Contributions to topics & debates across the social sciences
ISRF-funded Fellows & Projects since 2010
Grant and Essay Competitions for Early- & Mid-Career Academics and Independent Scholars
Platforms for research dissemination and contributions to wider debates
The Independent Social Research Foundation is a public benefit foundation funded by a group of private philanthropists with interests in academia and social science, founded in 2008.
The ISRF is dedicated to advancing the social sciences through the promotion of new modes of inquiry and the development of interdisciplinary expertise and methods, and through better understanding of social entities and processes.
What We Do
To achieve this objective the ISRF provide a series of funding opportunities, enters into partnerships with academic institutions and supports research activities that promote development across the social sciences and humanities.
How We Do It
The ISRF is an endowed foundation – the endowment, and any additional donations, are directly used to promote and support the objectives of the ISRF. Oversight responsibility for the Foundation’s endowment lies with the ISRF Investment Committee.
The Executive Team are responsible for the implementation and monitoring of the annual budget, as approved by the Foundation Board. The Foundation is advised by an Academic Advisory Board comprised of leading international academics from across the social sciences.
As a Netherlands-registered Stichting, the ISRF is required to maintain a policy plan which draws together the objectives and activities of the Foundation. It is also required to produce an Annual Report, to have its own remuneration policy, and to publish a financial statement for the most recent financial year.
For Early- and Mid-Career Academics, Independent Scholars, and Small Groups
In Economics & Social Theory
The Independent Social Research Foundation wishes to support independent-minded researchers to explore and present original research ideas which take new approaches, and suggest new solutions, to real world social problems.
ISRF funding is awarded competitively through a series of grant – individual Fellowships and flexible, small group support – and essay competitions.
Award recipients are invited to present their work at ISRF Workshops, and to contribute articles to the ISRF Bulletin.
Existing or previous ISRF Fellows may apply to the ISRF Dissemination Fund for a grant of up to £500 towards the cost of, for example, holding an event at which a book (or a book to which they have contributed significantly) is launched.
Regrettably, due to uncertainties around the ongoing Coronavirus (Covid-19) outbreak, we have taken the precaution of postponing our annual workshop scheduled for 3-5 April in Athens, Greece.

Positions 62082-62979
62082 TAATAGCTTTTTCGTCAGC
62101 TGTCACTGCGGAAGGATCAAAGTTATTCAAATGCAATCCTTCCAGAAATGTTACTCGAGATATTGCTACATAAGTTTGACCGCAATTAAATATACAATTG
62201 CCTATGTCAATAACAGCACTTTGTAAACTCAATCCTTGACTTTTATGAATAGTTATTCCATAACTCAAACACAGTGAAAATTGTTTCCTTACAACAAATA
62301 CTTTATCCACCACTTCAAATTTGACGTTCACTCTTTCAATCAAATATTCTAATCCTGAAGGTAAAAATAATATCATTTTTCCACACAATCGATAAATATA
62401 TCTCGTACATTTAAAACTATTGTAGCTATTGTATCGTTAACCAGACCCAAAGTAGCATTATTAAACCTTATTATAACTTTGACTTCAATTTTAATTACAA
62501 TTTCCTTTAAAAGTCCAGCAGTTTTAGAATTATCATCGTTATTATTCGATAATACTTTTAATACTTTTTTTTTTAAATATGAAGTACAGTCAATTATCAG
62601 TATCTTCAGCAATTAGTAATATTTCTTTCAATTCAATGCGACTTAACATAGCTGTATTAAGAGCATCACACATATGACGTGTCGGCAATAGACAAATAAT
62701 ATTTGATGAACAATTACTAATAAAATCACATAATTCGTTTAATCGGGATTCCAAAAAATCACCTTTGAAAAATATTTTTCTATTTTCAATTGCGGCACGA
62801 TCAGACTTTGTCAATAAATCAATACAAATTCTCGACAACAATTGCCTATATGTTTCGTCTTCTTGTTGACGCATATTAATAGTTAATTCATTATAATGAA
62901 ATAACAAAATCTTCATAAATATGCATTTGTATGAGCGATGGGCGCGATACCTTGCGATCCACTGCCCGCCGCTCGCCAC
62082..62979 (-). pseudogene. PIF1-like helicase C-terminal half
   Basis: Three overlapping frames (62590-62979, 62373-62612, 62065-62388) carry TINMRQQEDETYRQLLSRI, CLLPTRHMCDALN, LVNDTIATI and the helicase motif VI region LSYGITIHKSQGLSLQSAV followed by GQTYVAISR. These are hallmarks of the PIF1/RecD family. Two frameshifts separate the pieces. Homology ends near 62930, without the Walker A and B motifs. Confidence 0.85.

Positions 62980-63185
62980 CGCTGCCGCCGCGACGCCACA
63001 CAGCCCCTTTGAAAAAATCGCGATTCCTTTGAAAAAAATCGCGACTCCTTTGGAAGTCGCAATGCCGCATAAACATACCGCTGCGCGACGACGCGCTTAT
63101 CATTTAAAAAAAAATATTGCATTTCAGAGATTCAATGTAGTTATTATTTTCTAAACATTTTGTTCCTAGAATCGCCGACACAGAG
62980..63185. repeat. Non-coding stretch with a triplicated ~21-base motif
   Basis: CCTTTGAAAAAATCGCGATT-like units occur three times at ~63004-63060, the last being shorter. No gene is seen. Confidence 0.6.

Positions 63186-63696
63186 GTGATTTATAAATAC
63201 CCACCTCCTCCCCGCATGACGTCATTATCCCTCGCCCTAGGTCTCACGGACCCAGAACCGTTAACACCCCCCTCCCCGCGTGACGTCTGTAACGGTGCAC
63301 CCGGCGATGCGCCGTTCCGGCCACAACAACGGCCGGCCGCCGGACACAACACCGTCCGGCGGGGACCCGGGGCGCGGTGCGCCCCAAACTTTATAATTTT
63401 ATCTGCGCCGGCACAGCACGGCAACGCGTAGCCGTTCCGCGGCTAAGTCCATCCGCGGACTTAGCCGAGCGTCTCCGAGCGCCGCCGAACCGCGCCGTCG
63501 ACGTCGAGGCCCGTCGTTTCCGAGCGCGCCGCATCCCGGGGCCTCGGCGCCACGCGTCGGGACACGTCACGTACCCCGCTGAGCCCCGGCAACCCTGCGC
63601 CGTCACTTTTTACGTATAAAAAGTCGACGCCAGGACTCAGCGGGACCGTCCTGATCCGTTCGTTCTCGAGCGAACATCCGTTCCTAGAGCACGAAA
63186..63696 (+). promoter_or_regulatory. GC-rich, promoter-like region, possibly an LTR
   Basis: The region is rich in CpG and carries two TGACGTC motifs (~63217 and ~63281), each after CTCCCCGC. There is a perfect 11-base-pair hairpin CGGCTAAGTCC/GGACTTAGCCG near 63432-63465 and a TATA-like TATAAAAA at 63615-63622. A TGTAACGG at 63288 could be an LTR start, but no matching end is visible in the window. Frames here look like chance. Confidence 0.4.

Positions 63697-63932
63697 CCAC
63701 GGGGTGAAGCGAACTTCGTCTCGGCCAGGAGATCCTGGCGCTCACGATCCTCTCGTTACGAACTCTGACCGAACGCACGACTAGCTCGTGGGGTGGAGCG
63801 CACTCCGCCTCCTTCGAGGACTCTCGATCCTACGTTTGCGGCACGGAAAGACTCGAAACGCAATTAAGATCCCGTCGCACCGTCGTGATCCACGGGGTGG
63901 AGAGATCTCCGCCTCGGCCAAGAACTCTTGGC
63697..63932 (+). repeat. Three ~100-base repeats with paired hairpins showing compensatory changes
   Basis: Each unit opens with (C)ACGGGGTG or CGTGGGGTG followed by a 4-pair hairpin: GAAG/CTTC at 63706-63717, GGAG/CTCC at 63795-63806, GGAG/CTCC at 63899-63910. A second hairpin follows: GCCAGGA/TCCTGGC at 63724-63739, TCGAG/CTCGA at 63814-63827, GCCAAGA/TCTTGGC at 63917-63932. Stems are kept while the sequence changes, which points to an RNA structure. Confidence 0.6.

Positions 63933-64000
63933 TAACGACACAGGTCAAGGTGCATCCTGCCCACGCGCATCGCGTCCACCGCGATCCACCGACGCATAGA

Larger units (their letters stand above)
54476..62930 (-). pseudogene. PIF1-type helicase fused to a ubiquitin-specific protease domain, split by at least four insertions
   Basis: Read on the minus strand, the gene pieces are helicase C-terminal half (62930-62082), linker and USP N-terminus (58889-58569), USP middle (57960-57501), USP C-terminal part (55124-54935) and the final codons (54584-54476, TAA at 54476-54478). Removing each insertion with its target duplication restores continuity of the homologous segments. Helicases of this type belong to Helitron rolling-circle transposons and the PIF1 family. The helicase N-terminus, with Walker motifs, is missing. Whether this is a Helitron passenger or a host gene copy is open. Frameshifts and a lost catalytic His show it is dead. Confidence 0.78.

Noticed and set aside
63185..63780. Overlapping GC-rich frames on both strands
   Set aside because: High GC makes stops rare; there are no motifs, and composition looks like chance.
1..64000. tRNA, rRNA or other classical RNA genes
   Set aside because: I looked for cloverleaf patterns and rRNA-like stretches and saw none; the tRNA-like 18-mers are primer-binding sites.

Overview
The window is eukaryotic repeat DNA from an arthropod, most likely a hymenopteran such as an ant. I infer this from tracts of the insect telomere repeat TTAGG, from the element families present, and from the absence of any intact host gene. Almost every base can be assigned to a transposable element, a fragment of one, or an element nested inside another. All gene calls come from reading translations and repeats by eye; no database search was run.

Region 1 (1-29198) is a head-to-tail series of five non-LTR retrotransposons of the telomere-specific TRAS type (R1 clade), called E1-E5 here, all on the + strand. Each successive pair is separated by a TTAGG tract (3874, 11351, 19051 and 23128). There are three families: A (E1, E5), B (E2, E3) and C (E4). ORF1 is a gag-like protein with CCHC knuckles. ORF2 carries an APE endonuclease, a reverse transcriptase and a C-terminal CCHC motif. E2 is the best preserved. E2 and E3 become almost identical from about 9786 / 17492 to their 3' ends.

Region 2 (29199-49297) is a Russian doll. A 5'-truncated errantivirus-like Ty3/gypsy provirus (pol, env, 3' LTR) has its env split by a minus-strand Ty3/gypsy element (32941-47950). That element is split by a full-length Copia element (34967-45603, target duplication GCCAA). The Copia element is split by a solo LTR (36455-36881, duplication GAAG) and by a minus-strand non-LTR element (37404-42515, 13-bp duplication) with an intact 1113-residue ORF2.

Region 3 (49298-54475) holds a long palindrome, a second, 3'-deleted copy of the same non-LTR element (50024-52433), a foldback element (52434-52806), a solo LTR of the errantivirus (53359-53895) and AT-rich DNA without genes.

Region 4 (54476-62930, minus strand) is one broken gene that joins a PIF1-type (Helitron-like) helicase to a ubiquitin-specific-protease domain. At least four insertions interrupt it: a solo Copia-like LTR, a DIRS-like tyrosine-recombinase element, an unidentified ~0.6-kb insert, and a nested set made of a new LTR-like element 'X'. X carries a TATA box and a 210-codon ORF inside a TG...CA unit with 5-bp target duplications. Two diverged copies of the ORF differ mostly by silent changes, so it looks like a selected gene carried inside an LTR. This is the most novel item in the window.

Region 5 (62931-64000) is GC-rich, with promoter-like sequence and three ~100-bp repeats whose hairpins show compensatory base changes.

The ISRF Annual Workshop provides a platform for ISRF Fellows to report on their research projects, and also to contribute to conversations and discussions around a theme.
The ISRF also runs other events in partnership with Fellows past and present, and with institutional partners in the UK & Europe.
Beginning with the inaugural Annual Workshop in May 2013 event, the ISRF has run and funded a number of events with the aim to provide a platform for ISRF Fellows to report on their research projects, and also to contribute to broader conversations and discussions across the social sciences.
Since launching in 2013, the ISRF Bulletin has provided information on the interdisciplinary research of ISRF Fellows.
Recent posts include:
Is a second wave of coronavirus the price of freedom?
What place does the concept of dangerousness occupy in criminal justice and criminalisation? Instead of seeing dangerousness as a characteristic of serious and persistent criminals, we should investigate its pervasive role in criminal justice, question its socio-affective allure, and unpick the problematic but intimate relation between criminal justice, structural inequalities, and oppression.
One chapter closes and another begins, today, as Louise Braddock hands the directorial baton to Chris Newfield.
The ‘Finishing Time’ project makes use of timelines and images with graduates from a prisoner resettlement scheme, which are then used to compose ‘i-poems’. What can these i-poems reveal about alternative rehabilitative conceptualisations of wellbeing and meaning beyond the notion of released subjects as risky and potentially transgressive?
Dr Lars Cornelissen
62 Bayswater Road
London W2 3PS
Tel: +44 (0) 20 7262 0196
Please note that the ISRF does not respond to unsolicited grant applications.
If you are considering an application to one of our Fellowship competitions, please check the Frequently Asked Questions before contacting us directly.